Simple RF Detector For 2M circuit diagram

Assuming that a 10-inch telescopic antenna is used, the RF level scale set up for the LEDs is as follows: When all LEDs light, the (optional) UM66 sound/melody generator chip (IC1) is also actuated and supplies an audible alarm. By changing the values of zener diodes D2, D4, D6 and D8, the step size and span of the instrument may be changed as required. For operation in other ham or PMR bands, simply change the resonant network C1-L1. As an example, a 5-watt handheld transceiver fitted with a half-wave telescopic antenna (G=3.5dBd), will produce an ERP (effective radiated power) of almost 10 watts and an e.m.f. of more than 8 volts close to your head.
Simple RF Detector For 2M

Inductor L1 consists of 2.5 turns of 20SWG (approx. 1mm dia) enameled copper wire. The inside diameter is about 7mm and no core is used. The associated trimmer capacitor C1 is tuned for the highest number of LEDs to light at a relatively low fieldstrength put up by a 2-m transceiver transmitting at 145 MHz. The tester is powered by a 9-V battery and draws about 15mA when all LEDs are on. It should be enclosed in a metal case.

Low Power FM Transmitter


This article should satisfy those who might want to build a low power FM transmitter. It is designed to use an input from another sound source (such as a guitar or microphone), and transmits on the commercial FM band - it is actually quite powerful, so make sure that you don't use it to transmit anything sensitive - it could easily be picked up from several hundred metres away. The FM band is 88 to 108MHz, and although it is getting fairly crowded nearly everywhere, you should still be able to find a blank spot on the dial.
NOTE: A few people have had trouble with this circuit. The biggest problem is not knowing if it is even oscillating, since the frequency is outside the range of most simple oscilloscopes. See Project 74 for a simple RF probe that will (or should) tell you that you have a useful signal at the antenna. If so, then you know it oscillates, and just have to find out at what frequency. This may require the use of an RF frequency counter if you just cannot locate the FM band.

The circuit of the transmitter is shown in Figure 1, and as you can see it is quite simple. The first stage is the oscillator, and is tuned with the variable capacitor. Select an unused frequency, and carefully adjust C3 until the background noise stops (you have to disable the FM receiver's mute circuit to hear this).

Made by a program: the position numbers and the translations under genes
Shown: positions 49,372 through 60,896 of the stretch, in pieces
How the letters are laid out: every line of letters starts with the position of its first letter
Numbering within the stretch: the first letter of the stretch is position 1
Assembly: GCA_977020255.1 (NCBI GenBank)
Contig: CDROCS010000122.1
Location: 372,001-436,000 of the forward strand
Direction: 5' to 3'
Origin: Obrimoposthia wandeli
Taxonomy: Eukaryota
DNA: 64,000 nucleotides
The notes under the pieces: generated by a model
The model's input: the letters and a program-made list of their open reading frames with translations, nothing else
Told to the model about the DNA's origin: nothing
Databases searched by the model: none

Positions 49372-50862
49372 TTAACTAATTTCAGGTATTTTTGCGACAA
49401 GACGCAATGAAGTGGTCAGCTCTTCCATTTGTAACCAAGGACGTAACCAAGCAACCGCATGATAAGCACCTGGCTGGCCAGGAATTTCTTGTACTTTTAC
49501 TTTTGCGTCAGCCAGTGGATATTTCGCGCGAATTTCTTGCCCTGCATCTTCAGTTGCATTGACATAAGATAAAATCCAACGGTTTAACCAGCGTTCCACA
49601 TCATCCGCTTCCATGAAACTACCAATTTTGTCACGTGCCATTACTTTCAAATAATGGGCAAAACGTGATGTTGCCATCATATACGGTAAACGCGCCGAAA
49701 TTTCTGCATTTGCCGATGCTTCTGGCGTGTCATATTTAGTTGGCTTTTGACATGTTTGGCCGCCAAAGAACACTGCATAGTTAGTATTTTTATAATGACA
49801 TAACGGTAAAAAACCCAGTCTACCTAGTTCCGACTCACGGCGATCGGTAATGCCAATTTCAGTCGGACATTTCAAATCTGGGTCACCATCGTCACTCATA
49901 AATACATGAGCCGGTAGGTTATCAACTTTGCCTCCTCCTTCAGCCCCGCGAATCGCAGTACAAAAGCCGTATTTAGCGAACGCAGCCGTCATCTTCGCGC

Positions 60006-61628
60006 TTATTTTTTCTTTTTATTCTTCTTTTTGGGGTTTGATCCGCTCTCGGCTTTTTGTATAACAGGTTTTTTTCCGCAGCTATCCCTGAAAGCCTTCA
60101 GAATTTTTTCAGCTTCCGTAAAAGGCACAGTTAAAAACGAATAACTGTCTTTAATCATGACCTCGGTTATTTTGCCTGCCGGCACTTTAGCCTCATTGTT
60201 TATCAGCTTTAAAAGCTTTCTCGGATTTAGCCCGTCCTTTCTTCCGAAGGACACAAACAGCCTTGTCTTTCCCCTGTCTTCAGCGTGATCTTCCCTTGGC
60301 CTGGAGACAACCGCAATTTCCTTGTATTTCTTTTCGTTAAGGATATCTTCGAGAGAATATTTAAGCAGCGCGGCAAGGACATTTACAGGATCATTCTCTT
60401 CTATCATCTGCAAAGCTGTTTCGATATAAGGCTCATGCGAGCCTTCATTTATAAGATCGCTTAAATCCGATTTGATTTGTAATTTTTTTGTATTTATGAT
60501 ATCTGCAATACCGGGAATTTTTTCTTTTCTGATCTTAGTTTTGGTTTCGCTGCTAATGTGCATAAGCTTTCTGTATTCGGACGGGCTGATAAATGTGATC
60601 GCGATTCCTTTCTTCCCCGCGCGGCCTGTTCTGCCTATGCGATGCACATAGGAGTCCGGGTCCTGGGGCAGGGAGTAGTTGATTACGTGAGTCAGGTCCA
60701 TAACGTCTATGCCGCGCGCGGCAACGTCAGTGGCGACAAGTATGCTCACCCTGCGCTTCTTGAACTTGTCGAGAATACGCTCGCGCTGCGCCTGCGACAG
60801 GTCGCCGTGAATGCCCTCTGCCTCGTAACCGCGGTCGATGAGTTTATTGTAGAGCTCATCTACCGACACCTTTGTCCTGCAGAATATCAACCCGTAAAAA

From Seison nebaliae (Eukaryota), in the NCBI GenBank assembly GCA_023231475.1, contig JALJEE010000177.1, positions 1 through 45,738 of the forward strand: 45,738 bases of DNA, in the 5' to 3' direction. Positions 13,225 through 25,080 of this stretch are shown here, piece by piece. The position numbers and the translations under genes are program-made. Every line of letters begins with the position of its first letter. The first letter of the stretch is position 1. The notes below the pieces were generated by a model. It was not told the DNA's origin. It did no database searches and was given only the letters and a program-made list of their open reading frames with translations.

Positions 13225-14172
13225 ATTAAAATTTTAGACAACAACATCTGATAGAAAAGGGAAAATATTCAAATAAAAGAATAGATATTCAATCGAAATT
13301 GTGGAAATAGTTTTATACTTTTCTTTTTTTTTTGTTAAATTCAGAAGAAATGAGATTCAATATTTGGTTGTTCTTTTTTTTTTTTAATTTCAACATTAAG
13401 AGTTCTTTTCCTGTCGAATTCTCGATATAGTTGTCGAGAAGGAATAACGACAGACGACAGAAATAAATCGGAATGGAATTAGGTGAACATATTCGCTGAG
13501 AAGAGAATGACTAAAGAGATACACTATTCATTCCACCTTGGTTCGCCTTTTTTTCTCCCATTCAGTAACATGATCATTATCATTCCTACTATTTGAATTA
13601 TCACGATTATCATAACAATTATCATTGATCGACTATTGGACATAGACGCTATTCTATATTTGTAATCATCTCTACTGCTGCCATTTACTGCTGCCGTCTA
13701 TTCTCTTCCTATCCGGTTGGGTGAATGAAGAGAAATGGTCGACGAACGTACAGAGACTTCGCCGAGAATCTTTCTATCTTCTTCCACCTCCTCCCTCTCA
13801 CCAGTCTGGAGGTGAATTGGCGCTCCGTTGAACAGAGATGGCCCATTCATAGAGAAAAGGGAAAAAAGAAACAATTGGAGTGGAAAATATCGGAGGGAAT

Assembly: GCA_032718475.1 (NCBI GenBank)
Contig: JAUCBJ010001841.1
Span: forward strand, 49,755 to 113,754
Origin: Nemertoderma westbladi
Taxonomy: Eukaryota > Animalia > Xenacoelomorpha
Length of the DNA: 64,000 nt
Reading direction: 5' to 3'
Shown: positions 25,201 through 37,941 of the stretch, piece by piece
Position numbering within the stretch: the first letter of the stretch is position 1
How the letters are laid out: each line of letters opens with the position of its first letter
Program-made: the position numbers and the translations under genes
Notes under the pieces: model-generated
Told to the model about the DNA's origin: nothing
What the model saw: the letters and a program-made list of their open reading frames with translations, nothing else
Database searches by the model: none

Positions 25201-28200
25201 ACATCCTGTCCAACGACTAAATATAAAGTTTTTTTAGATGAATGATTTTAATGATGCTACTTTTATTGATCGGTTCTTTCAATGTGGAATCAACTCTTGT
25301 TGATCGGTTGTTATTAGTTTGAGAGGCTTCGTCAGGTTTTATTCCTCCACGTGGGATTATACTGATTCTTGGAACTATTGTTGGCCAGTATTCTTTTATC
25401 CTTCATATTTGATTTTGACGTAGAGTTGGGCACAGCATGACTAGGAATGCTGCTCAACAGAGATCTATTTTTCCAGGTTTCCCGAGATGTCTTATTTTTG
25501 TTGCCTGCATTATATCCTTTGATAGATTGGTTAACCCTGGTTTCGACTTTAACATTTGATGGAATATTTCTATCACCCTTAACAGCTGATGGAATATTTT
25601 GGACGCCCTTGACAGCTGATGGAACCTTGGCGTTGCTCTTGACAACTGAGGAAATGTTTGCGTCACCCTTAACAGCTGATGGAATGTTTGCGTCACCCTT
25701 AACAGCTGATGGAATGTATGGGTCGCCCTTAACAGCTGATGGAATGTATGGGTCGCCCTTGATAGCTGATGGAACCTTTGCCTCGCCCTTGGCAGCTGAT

Low Power FM TransmitterFigure 1 - Low Power FM Transmitter

Because the trimmer cap is very sensitive, make the final frequency adjustment on the receiver. When assembling the circuit, make sure the rotor of C3 is connected to the +9V supply. This ensures that there will be minimal frequency disturbance when the screwdriver touches the adjustment shaft. You can use a small piece of non copper-clad circuit board to make a screwdriver - this will not alter the frequency.

The frequency stability is improved considerably by adding a capacitor from the base of Q1 to ground. This ensures that the transistor operates in true common base at RF. A value of 1nF (ceramic) as shown is suitable, and will also limit the HF response to 15 kHz - this is a benefit for a simple circuit like this, and even commercial FM is usually limited to a 15kHz bandwidth.

All capacitors must be ceramic (with the exception of C1, see below), with C2 and C6 preferably being N750 (Negative temperature coefficient, 750 parts per million per degree Celsius). The others should be NPO types, since temperature correction is not needed (nor is it desirable). If you cannot get N750 caps, don't worry too much, the frequency stability of the circuit is not that good anyway (as with all simple transmitters).

How It Works
Q1 is the oscillator, and is a conventional Colpitts design. L1 and C3 (in parallel with C2) tunes the circuit to the desired frequency, and the output (from the emitter of Q1) is fed to the buffer and amplifier Q2. This isolates the antenna from the oscillator giving much better frequency stability, as well as providing considerable extra gain. L2 and C6 form a tuned collector load, and C7 helps to further isolate the circuit from the antenna, as well as preventing any possibility of short circuits should the antenna contact the grounded metal case that would normally be used for the complete transmitter.

The audio signal applied to the base of Q1 causes the frequency to change, as the transistor's collector current is modulated by the audio. This provides the frequency modulation (FM) that can be received on any standard FM band receiver. The audio input must be kept to a maximum of about 100mV, although this will vary somewhat from one unit to the next. Higher levels will cause the deviation (the maximum frequency shift) to exceed the limits in the receiver - usually ±75kHz.